2. Get all of your tenants to sign a lease agreement. Have it reviewed by a lawyer to ensure it follows local laws.

    Get all of your tenants to sign a lease agreement. Have it reviewed by a lawyer to ensure it follows local laws.

    Always get it in writing!  Never, ever, ever have anyone live in your rental without getting them to sign a lease. Without getting everything in writing so both parties are aware of the terms, if ever an issue arises, it will be much harder to fight in court. Be sure to talk to a local attorney in your state so they can be sure the lease complies with the local laws.

  3. You never know who could be moving into your rental property. Be sure you run credit and background checks on ALL tenants and be sure it follows the Fair Housing Act.

    You never know who could be moving into your rental property. Be sure you run credit and background checks on ALL tenants and be sure it follows the Fair Housing Act.

    Run a credit and background check for every tenant.  You should have all of your tenants fill out an application which will give you authorization to pull their credit and background checks. References are also a great idea – especially from the previous landlord(s). Be sure you have in writing all of the information you will be requesting from every applicant and use this for everyone. Have the acceptance criteria in writing (i.e. minimum acceptable credit score and income). Be sure to consult the Fair Housing Act to ensure your criteria adhere to the law. You might want to run this by your lawyer as well.

  4. Do a thorough walk through before your tenant moves in with them and before they are going to move out.

    Do a thorough walk through before your tenant moves in with them and before they are going to move out.

    Inspections are important.  Be sure you have a detailed inspection of the property prior to the tenant’s move in. It’s a good idea to walk the property with the new tenant and notate any existing damages together on a form that both you and the tenant sign. Before they move out, conduct the walk-through again using the same form to see if there are any additional damages. Take photos with a time date stamp on both walk throughs.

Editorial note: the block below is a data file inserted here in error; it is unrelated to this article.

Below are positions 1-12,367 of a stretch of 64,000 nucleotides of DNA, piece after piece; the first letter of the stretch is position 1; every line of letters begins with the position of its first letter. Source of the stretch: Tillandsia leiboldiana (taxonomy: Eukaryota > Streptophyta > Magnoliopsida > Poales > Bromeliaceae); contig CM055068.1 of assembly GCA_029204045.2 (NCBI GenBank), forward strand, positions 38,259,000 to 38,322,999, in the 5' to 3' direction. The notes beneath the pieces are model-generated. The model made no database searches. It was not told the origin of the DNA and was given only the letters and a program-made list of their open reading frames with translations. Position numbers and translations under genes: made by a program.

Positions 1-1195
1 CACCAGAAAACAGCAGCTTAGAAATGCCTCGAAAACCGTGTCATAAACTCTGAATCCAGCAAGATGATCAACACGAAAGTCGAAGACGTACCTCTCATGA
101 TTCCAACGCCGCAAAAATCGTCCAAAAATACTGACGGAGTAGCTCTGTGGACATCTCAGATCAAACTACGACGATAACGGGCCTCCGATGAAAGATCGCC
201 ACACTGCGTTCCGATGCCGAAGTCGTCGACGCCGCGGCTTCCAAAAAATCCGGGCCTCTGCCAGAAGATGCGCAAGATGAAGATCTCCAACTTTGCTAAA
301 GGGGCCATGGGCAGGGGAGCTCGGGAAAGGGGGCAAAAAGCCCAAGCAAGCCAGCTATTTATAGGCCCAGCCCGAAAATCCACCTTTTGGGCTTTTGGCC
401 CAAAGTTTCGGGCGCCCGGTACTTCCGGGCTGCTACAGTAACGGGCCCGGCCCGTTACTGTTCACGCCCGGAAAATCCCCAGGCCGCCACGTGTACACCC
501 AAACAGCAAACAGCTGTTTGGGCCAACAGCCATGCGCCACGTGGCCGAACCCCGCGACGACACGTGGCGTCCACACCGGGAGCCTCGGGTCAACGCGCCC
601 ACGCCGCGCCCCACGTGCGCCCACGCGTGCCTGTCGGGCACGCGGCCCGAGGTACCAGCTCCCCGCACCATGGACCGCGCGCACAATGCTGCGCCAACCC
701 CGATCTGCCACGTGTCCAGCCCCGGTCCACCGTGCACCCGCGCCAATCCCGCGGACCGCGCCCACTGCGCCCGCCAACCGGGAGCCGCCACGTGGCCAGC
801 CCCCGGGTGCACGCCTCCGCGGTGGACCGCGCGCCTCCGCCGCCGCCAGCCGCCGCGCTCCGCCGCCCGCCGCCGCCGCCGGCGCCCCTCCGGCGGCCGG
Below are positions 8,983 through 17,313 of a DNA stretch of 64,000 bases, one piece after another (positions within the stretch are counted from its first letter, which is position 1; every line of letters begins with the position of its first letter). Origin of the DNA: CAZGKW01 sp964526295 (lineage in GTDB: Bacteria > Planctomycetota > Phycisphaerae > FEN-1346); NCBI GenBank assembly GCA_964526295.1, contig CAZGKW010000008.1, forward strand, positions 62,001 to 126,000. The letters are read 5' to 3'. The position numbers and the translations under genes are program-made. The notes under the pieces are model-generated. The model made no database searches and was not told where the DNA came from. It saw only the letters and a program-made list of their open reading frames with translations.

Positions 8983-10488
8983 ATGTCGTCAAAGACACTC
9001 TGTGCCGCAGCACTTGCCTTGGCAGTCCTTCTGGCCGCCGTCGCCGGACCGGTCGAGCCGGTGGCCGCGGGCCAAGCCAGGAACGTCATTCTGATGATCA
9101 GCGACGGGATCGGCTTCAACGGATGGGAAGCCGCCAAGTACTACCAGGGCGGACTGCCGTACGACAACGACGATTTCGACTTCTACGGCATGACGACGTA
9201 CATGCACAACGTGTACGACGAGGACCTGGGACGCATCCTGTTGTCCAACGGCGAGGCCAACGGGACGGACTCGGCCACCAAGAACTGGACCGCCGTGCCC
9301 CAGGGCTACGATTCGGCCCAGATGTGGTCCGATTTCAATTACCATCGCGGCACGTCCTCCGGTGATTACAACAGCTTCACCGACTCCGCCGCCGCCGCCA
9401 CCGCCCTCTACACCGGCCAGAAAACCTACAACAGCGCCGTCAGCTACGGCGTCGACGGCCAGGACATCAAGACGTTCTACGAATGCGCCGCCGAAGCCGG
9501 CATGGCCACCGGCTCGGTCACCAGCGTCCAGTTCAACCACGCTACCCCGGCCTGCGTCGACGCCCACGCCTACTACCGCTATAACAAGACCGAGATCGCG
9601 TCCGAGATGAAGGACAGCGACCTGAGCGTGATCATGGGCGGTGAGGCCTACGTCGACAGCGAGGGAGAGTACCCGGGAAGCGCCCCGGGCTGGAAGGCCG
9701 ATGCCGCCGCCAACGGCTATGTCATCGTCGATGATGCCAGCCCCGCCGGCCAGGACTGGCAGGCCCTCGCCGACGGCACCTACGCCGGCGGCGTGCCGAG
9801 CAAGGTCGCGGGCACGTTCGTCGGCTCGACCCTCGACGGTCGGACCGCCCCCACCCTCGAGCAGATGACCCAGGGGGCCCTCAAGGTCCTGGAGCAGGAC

5. Treat your friends and family members renting from you the same as you would any other tenant or else you could end up like him!

    Treat your friends and family members renting from you the same as you would any other tenant or else you could end up like him!

    This is an investment – treat it like one.  Many times you might find yourself renting out your property to a good friend. Be sure you follow the same procedures with them that you would do with any other tenant and don’t let them walk all over you. If they aren’t paying rent, then you need to put your foot down or else it could cost you lots of money in the end.

  6. Be sure you find out your tenants situation before you agree to accept partial payments.

    Be sure you find out your tenants situation before you agree to accept partial payments.

    Partial rent payments.   Be very careful about accepting partial payments as this shows the tenant that they got away with it once so they can continue to get away with it moving forward. The only time this would be acceptable is if you don’t want to loose a good tenant who is just experiencing a temporary financial hiccup. Just be smart about assessing your tenants needs – if you feel like they simply can’t afford the property anymore, then you should find another renter and give them notice to vacate.

  7. For late rent, be sure to issue a 3 day pay or quit on your tenant door to get them to pay up or begin the eviction process.

    For late rent, be sure to issue a 3 day pay or quit on your tenant door to get them to pay up or begin the eviction process.

    Issue prompt pay-or-quit notices.  If one of your clients is in default of paying rent, don’t delay in beginning the eviction process by putting a 3 day pay or quit notice on their door. This will give them a deadline of when the rent is due and if they are a good tenant, they will try to re-negotiate their contract or set up a payment plan. Otherwise, you are already on target since the eviction process has already begun.

Property management is a lot of work and could cost you lots of money in the long run especially if you are collecting partial rent payments, not issuing default rent notices, not getting a signed lease, etc.

Hiring a property manager will allow you to avoid these common mistakes all together since the property manager takes care of collecting your tenant’s rents, inspecting the property before and after the tenants leave, issue 3-day pay or quit notices if ever the tenant is in default, etc. They know the local real-estate laws and act as the middle man between you and the tenant so you don’t have to handle the stresses that can come from property management. They also handle any and all maintenance items on your behalf, contact the HOA (if applicable) if there is ever an emergency, handle the tenants requests, etc. The list goes on and on.

AvenueWest has been helping private property owners for over 14 years and currently have locally owned and operated offices in Boston, MA; Colorado Springs, CO; Dallas, TX; Denver, CO; and San Francisco, CA and have more coming soon! Click here to find more about how our Managed Corporate Housing system could work for you and your investment property.